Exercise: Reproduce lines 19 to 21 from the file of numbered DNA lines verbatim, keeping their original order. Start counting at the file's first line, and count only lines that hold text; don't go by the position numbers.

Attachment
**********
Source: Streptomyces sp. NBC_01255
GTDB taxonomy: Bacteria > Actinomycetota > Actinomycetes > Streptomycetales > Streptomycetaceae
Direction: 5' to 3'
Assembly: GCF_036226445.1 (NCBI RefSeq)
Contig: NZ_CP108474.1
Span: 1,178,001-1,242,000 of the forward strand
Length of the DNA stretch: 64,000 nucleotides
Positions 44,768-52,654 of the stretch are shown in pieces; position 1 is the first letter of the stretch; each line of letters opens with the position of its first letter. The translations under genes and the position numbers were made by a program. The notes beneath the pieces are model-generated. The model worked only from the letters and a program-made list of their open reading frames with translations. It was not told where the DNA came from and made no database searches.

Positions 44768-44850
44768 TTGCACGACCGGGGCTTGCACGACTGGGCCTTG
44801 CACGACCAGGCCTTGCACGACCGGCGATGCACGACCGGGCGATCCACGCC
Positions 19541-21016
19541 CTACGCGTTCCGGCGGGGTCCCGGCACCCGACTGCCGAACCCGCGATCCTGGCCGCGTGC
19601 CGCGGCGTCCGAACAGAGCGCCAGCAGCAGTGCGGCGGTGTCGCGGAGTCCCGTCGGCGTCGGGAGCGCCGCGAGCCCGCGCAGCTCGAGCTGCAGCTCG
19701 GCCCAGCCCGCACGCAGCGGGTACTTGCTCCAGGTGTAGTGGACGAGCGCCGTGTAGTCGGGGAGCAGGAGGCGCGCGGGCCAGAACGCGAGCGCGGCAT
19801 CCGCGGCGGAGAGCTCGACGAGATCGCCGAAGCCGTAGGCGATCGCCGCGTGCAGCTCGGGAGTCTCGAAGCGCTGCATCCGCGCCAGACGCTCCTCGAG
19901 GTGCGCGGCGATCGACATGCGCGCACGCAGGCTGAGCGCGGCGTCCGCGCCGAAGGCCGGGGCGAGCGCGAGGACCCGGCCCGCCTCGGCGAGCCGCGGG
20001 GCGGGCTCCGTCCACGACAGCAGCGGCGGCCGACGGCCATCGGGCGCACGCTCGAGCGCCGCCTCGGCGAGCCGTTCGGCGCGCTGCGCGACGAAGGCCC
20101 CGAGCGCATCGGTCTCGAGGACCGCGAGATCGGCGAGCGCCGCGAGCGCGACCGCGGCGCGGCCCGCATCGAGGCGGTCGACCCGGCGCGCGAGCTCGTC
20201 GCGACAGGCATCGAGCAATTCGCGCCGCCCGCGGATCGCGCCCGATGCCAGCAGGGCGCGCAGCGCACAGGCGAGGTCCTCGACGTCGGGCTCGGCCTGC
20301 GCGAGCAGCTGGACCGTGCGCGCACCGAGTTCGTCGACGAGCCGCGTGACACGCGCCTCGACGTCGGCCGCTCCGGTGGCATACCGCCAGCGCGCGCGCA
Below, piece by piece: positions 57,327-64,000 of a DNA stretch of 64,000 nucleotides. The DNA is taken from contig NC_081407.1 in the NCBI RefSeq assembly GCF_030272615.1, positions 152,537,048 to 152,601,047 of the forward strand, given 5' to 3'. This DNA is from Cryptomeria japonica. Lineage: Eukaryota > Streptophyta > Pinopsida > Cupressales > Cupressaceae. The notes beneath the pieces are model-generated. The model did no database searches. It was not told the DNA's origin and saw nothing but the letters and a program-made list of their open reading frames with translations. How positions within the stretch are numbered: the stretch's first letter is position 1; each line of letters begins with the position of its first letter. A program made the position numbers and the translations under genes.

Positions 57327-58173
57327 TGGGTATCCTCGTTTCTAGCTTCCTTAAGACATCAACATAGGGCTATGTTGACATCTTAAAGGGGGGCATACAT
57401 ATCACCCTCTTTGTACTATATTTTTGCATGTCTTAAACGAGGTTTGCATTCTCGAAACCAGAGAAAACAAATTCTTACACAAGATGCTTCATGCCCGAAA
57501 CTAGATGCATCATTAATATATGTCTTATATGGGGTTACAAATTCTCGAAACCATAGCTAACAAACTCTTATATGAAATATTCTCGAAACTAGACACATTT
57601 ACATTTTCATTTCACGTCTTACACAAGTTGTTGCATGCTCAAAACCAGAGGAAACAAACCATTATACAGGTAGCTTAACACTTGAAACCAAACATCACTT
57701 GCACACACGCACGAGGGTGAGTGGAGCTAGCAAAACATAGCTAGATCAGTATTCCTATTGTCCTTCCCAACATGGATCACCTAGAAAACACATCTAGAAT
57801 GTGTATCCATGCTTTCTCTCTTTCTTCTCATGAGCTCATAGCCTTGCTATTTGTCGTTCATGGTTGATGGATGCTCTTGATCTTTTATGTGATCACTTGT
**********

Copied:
20101 CGAGCGCATCGGTCTCGAGGACCGCGAGATCGGCGAGCGCCGCGAGCGCGACCGCGGCGCGGCCCGCATCGAGGCGGTCGACCCGGCGCGCGAGCTCGTC
20201 GCGACAGGCATCGAGCAATTCGCGCCGCCCGCGGATCGCGCCCGATGCCAGCAGGGCGCGCAGCGCACAGGCGAGGTCCTCGACGTCGGGCTCGGCCTGC
20301 GCGAGCAGCTGGACCGTGCGCGCACCGAGTTCGTCGACGAGCCGCGTGACACGCGCCTCGACGTCGGCCGCTCCGGTGGCATACCGCCAGCGCGCGCGCA